Entity Level Tax is a Valid Workaround on the $10,000 SALT Limitation
The TCJA limited the state and local tax (SALT) itemized deduction to $10,000, which essentially increased the federal income tax on many small business owners operating as passthrough entities (PTE) (i.e. partnerships and S corporations). For federal purposes, a PTE’s income is taxed on the individual income tax return and no income tax is assessed on the PTE. The TCJA itemized deduction limitation essentially limits the deduction for taxes paid by the owners on business income. Conversely, C corporations are not subject to the $10,000 limitation and are able to fully deduct taxes paid on business income.
Some states reacted to this limitation by enacting Entity Level Taxes. An Entity Level Tax is imposed on and paid by the PTE. The PTE deducts the entire tax paid without the $10,000 cap, same as a C corporation. Income net of the deduction passes through as ordinary income to the owners (i.e. income reported on Schedule E is after a deduction for the Entity Level Tax). For federal purposes, the PTE’s deduction for the Entity Level Tax is not subject to the $10,000 SALT limitation.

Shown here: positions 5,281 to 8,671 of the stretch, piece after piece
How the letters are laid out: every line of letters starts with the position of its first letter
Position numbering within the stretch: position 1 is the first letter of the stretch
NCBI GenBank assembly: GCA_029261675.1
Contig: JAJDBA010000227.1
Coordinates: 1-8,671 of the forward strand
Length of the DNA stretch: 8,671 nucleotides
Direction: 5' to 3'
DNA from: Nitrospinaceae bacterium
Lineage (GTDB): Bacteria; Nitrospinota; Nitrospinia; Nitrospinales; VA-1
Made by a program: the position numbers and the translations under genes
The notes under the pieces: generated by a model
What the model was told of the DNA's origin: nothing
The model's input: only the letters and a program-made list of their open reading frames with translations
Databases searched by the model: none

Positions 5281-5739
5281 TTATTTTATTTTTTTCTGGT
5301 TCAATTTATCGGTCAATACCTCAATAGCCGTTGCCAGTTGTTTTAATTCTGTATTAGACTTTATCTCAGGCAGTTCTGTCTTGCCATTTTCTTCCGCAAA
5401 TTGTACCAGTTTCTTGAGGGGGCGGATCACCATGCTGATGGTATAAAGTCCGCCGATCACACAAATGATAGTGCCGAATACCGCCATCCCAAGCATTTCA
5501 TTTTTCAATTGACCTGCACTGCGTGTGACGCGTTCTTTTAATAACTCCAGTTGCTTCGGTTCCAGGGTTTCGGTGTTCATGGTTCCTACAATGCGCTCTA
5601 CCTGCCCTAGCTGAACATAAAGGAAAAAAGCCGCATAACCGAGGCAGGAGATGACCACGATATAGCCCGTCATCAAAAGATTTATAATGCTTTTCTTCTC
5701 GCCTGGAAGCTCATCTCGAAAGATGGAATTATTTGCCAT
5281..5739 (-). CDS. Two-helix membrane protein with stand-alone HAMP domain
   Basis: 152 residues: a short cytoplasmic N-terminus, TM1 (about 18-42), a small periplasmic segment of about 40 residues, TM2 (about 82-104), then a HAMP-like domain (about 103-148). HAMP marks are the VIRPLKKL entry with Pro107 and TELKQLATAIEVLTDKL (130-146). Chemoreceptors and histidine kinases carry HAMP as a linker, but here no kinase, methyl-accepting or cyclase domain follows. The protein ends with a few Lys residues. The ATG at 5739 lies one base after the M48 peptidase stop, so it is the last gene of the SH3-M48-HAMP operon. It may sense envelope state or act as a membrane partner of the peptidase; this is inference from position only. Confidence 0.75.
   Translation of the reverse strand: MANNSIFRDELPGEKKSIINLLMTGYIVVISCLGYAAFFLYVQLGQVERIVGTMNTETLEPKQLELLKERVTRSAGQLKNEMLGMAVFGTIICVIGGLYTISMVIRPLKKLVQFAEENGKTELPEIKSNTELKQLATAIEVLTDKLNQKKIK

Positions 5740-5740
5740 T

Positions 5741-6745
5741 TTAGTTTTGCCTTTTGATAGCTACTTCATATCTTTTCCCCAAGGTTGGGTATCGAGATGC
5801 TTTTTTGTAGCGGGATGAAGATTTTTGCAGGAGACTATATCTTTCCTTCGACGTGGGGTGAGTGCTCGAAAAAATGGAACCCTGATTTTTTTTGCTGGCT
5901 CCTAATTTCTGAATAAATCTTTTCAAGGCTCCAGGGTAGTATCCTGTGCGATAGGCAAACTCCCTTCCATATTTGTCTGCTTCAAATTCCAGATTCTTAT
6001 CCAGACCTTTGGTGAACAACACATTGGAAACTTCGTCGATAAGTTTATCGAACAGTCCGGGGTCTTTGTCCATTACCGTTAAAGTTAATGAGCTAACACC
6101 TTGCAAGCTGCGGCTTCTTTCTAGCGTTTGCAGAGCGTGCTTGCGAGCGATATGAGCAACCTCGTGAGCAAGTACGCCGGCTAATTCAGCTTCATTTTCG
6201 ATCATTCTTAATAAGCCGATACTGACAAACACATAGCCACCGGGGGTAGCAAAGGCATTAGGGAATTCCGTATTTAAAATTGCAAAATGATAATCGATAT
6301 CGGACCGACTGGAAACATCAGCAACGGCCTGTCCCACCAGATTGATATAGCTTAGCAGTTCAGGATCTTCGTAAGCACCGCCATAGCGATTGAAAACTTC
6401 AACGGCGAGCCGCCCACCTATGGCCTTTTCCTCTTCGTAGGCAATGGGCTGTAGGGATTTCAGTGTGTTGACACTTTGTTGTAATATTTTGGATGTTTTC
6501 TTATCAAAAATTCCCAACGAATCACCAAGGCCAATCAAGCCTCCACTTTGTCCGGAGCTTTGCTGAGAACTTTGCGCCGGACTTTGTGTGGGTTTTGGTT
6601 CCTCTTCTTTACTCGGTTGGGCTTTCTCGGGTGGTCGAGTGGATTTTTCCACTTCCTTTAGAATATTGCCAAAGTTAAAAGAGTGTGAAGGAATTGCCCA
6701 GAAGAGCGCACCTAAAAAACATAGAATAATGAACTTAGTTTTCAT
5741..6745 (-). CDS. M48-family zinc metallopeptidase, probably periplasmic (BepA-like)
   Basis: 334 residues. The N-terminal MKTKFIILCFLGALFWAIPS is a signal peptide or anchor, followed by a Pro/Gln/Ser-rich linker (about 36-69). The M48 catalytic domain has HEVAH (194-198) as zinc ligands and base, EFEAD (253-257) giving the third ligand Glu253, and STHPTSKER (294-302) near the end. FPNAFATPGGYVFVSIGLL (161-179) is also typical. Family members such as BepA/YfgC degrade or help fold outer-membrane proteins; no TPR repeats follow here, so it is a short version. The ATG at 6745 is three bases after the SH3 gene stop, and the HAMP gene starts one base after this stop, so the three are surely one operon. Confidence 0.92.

The tax community had questioned whether the IRS would allow the PTE to deduct the Entity Level Tax on the business return or if it should be subjected to the $10,000 limitation if the income passes through to an individual.
We now have certainty. The US Treasury and IRS issued Notice 2020-75 allowing PTE’s to deduct the entire Entity Level Tax as deduction in computing ordinary income without limitation. The Entity Level Tax must be imposed directly on the PTE. Mandatory withholding on nonresident owners is not directly imposed on the PTE. The Notice states the taxes must be paid, not just accrued, by the PTE. It does not matter if the Entity Level Tax is elective or that an owner would get a credit on their individual state income tax returns.
This is good news for small businesses.